recommend 'DriverCleaner' after you have removed the driver to get those
    'hard to reach places'. Driver cleaner cleans out the registry and
    leftover files more fully.

    Get it here:
    http://rootshell.be/~h4ck3d/

    Shutdown and install the video card. Don't forget to connect the extra power
    connector if there is one. (There should be for an 6800GT based AGP card.)

    Your BIOS is supposed to detect the AGP card, but I recommend manually
    setting the BIOS to use the AGP card. My buggy BIOS did not auto detect the
    AGP card as it should have and this lead to much unnecessary confusion.
    Change this setting before booting with the new card.

    > 2. Reboot.

    Your PC will boot using the windows default driver. Don't let Windows do
    the auto install stuff. Cancel the 'new hardware found' wizard. Run the
    driver install ???.exe file that came with your card or that you
    downloaded from NVidia.

    >
    > I currently have 64Mb of system RAM allocated to the integrated
    > graphics. Will this be freed up automatically or will I have to go and
    > do this in BIOS?

    I'm Not sure about this. My BIOS did not let me set this.

    From the NVidia web site:
    (http://www.nvidia.com/object/driver_installation_hints.html)

    * "Download Accelerator" utilities should be disabled when downloading
    any drivers.
    * Do not run virus protection software in the background
    while installing the drivers. This prevents the driver from
    configuring itself properly.
    * Before installing new drivers make sure
    you uninstall all NVIDIA display drivers from the Windows Control
    Panel. Browse to the Start Menu > Windows Control Panel > Add/Remove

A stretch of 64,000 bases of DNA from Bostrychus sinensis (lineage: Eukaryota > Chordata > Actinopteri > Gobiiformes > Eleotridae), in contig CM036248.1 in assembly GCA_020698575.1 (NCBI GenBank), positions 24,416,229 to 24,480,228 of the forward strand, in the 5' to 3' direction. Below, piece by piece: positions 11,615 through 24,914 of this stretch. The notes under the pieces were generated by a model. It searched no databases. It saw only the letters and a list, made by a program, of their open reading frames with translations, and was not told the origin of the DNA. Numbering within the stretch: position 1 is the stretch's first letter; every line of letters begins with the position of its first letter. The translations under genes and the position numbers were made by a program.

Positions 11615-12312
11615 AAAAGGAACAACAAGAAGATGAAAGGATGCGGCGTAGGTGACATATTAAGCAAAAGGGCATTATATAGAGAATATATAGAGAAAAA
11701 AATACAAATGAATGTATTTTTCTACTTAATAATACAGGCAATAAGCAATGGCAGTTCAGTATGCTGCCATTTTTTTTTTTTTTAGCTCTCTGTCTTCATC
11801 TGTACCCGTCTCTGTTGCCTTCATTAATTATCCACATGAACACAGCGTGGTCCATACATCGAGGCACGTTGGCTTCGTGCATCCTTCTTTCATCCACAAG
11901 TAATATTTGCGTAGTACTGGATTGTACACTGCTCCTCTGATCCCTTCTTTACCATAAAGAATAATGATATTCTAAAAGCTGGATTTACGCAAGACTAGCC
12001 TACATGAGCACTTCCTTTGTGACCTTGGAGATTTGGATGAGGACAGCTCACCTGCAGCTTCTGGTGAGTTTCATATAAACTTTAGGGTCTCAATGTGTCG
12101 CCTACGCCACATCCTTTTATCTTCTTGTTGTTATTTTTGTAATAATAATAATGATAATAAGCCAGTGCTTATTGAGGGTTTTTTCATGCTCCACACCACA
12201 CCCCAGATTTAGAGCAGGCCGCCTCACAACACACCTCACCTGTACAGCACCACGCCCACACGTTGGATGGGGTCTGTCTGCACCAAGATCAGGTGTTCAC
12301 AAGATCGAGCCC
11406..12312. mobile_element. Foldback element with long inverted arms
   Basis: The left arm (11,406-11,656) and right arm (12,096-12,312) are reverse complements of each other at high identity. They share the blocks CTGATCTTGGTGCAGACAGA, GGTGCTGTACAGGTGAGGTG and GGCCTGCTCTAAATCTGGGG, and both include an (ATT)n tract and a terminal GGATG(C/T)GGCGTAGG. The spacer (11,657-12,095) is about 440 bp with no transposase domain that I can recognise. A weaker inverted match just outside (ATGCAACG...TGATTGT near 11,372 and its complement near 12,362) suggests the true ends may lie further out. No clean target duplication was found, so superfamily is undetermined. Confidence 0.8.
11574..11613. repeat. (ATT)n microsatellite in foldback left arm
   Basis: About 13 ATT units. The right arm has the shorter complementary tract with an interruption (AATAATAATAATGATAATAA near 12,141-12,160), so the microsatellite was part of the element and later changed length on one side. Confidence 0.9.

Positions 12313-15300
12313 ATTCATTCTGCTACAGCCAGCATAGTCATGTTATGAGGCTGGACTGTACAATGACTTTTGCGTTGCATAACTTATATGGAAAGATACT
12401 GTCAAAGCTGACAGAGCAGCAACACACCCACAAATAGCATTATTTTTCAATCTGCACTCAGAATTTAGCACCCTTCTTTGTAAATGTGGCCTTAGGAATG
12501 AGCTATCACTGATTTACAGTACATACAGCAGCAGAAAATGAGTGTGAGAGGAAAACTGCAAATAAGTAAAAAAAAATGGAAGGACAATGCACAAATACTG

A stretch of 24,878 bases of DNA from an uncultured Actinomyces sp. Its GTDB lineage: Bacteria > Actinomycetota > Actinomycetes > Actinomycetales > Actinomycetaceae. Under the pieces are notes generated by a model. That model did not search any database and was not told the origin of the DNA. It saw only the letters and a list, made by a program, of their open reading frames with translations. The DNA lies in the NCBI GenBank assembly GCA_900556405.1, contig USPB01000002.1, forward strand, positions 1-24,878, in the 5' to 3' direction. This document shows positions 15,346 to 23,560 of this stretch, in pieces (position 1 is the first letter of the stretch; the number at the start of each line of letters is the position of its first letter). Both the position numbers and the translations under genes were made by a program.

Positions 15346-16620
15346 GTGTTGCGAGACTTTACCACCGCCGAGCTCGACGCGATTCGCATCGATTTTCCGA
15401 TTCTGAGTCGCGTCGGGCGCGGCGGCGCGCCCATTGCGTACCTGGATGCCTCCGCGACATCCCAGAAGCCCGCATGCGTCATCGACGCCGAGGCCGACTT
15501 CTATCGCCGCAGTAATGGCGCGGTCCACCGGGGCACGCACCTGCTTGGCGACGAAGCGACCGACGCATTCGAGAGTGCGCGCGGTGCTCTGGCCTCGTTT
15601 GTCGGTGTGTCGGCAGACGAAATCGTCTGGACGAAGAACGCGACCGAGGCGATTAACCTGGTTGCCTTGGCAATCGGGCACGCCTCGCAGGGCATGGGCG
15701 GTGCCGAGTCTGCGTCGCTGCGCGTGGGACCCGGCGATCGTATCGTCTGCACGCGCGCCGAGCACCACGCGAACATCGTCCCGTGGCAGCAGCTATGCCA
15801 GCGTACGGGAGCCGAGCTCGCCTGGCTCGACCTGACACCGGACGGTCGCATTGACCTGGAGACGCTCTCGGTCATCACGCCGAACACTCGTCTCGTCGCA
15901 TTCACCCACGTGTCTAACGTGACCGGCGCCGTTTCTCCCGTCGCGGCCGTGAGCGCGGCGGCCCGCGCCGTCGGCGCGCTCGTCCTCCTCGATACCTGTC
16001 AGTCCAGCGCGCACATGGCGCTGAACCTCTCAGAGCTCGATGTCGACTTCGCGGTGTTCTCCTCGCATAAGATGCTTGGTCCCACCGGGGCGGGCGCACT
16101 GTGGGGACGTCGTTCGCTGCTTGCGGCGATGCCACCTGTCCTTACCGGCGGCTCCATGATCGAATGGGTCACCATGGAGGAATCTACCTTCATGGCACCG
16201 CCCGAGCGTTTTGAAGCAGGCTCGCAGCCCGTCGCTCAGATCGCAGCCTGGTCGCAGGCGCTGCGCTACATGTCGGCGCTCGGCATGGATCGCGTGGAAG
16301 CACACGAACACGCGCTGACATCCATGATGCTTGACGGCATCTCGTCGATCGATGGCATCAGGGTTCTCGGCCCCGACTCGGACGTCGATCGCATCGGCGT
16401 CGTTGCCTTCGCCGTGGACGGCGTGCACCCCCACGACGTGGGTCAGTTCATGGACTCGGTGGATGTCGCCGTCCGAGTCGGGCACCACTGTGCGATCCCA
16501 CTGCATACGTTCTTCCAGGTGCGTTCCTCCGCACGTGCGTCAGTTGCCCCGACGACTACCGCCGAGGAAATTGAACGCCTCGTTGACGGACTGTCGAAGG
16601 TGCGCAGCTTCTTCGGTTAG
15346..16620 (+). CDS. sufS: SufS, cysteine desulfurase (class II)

Programs and search for "NVIDIA Windows Display Drivers" or "NVIDIA
    Display Drivers" and select remove.


    I used a zip utility (7-zip) to extract the REAMDME.TXT file from the NVidia
    66.94. This file had install instructions in it. You should be able to do the
    same with your driver install .exe file.

    Usefull sites:

    www..nvidia.com
    http://rootshell.be/~h4ck3d/
    http://www.nvnews.net/vbulletin/index.php?s=a9358a88781db560d268d412bedbf0c3&

    Good Luck
  5. Archived from groups: alt.comp.periphs.videocards.nvidia (More info?)

    dvus wrote:
    > cowboyz wrote:
    >
    > [...]
    >> Depends on your motherboard. Some boards will detect there is a
    >> card in the AGP slot and boot off it and disable the onboard video.
    >> Some boards you will need to go into the bios and turn the onboard
    >> video off. Usually looks something like "init first - PCI/AGP" and
    >> "Assign IRQ to VGA - ON/OFF (set this to off) and "assign memory to
    >> VGA 0/8/32/64 (set this to zero)
    >
    > No IRQ for VGA!?! This runs counter to what I've been told elsewhere.
    > Care to elaborate?
    >
    > dvus

    sure, which bit?

    The assign IRQ for VGA simply reserves an IRQ setting for the onboard video.
    With it set to off the onboard video doesn't get set. I've only played
    with 1 board with onboard video (which was some POS SIS chipset) a long time
    ago and it was using this IRQ settings I was using to get dual monitors
    enabled. IRQ on = onboard on and PCI on. IRQ=off = onboard off (and
    memory recovered) and PCI on.

    Boards are smart nowadays and in the first post I missed that it was a
    NForce board which will set itself up automatically anyway so the point is
    pretty much moot.
  6. Archived from groups: alt.comp.periphs.videocards.nvidia (More info?)

    cowboyz wrote:
    > dvus wrote:
    >> cowboyz wrote:
    >>
    >> [...]
    >>> Depends on your motherboard. Some boards will detect there is a
    >>> card in the AGP slot and boot off it and disable the onboard video.
    >>> Some boards you will need to go into the bios and turn the onboard
    >>> video off. Usually looks something like "init first - PCI/AGP" and
    >>> "Assign IRQ to VGA - ON/OFF (set this to off) and "assign memory to
    >>> VGA 0/8/32/64 (set this to zero)
    >>
    >> No IRQ for VGA!?! This runs counter to what I've been told elsewhere.
    >> Care to elaborate?
    >
    > sure, which bit?
    >
    > The assign IRQ for VGA simply reserves an IRQ setting for the onboard
    > video. With it set to off the onboard video doesn't get set. I've